Any child of the 80s, any boy at least, can’t help but have made the action figure an important cornerstone in his play regime. These were times when imagination was still a pre-requisite to play time not the turn on XBox, turn off brain routine of today. After all, there were no mobiles, no Internet and very few video games. That brings me, conveniently on to the next item on my play thing hall of fame…

3 – The NES and SNES

SNESI knew some people who had Sega consoles; the Master System and later the Genesis (MegaDrive) and i used to join in the button bashing with them but deep down I pitied them. They needed Nintendo in their lives, even if they didn’t know it. You see, back then any franchised release would be available on both consoles anyway, but Nintendo had Mario, simply the finest platform game series ever released. I so whole-heartedly believe this that I still, to this day, own a NES with Super Mario Bros. 3. It was the release of SuperMario Bros. All Stars on the SNES that helped to bolster that console’s place in my heart as the best games console ever made… that and Street Fighter II Turbo. Year 7 and 8 saw me and my buddy, Brahn hadouken the living crap out of each other nearly every school night amidst microwave pizzas and coca-cola.

I’m truly lucky to have been born when I was. A few years earlier or later and I might well have missed the boat. And what a fantastic boat it is.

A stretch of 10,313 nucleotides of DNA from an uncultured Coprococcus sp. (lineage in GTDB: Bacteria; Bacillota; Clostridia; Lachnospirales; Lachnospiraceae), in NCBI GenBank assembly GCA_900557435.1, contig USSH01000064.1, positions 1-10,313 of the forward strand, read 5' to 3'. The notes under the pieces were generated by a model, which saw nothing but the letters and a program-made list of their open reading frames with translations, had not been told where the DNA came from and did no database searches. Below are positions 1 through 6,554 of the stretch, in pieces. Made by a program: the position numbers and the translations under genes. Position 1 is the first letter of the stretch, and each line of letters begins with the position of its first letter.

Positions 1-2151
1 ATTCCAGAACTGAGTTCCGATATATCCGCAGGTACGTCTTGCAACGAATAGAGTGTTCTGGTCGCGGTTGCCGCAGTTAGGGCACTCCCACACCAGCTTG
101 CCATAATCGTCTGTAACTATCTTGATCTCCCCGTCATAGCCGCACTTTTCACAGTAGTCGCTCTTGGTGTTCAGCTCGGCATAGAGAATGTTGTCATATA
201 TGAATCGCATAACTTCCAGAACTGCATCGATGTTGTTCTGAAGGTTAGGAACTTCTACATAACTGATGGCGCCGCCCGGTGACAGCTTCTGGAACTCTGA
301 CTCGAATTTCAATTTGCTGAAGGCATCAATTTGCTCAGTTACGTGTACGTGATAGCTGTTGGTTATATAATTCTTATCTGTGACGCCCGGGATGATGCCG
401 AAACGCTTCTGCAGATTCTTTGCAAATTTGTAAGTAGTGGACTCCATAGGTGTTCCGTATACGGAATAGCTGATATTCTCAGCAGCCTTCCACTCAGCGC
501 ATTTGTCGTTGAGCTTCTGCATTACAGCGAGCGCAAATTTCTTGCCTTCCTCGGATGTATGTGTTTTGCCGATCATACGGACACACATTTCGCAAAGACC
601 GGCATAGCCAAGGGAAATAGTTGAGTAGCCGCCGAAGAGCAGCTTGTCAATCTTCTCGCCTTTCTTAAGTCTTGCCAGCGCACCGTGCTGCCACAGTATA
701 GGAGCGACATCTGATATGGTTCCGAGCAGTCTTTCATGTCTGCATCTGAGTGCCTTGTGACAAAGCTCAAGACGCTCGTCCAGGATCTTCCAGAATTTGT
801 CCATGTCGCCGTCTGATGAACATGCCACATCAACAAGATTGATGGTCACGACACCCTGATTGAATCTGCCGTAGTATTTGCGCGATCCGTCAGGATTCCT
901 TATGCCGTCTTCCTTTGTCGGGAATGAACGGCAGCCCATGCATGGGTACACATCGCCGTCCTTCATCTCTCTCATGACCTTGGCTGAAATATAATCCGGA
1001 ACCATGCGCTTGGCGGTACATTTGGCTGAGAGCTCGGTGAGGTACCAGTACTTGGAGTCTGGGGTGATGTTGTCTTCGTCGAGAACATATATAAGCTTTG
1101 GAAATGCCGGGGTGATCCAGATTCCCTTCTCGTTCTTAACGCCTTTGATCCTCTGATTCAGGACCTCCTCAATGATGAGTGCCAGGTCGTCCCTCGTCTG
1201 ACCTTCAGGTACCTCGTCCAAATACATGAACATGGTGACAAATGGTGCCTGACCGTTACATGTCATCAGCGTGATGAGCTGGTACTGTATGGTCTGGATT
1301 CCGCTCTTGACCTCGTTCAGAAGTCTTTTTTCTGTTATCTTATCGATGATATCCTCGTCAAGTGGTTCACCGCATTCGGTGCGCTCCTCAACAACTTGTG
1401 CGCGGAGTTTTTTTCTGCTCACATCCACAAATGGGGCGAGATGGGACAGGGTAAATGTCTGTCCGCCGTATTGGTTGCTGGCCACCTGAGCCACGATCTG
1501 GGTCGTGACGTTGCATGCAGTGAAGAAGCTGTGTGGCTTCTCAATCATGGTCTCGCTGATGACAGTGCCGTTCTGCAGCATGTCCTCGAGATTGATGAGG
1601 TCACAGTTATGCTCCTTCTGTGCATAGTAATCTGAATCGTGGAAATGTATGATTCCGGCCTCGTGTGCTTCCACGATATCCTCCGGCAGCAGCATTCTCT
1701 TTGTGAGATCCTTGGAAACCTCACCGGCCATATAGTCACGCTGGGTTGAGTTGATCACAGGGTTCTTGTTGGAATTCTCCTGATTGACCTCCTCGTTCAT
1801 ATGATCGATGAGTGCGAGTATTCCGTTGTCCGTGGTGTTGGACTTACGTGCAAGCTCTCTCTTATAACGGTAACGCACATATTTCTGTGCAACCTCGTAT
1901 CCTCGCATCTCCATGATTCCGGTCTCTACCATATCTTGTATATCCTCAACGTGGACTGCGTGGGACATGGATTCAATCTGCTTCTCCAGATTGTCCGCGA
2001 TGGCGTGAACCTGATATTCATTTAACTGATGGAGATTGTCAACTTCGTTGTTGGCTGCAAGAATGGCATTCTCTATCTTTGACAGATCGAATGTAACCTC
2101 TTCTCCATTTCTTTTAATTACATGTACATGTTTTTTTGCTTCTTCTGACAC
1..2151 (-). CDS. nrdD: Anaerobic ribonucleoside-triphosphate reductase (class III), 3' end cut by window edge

I’ve had consoles since but none of them have measured up to the amount of enjoyment that Nintendo’s first two consoles gave me. Modern consoles have lost their just-for-fun persona and have become all business… but that’s for another time.

2 – A Bike

This one seems super-obvious but I can imagine it is easily overlooked. It was more often than not a means to an end, a route to the fun rather than the fun itself but I can’t ignore the fact that childhood would have sucked something awful if I didn’t have a bike. As well as featuring as my second most loved childhood possession, my bike was also the source of 90% of my childhood injuries. Although I was lucky enough to have avoided serious harm, I’m pretty sure that every week I used my bike I gained at least one new cut, bruise, scrape or sprain. None of that mattered though, I was always right back on it for another adventure.

That only leaves the top spot left and make no mistake, this one is the winner by a long long way. I know I’m not alone in naming my number one childhood pastime as simply the greatest toy that ever was, or ever will be…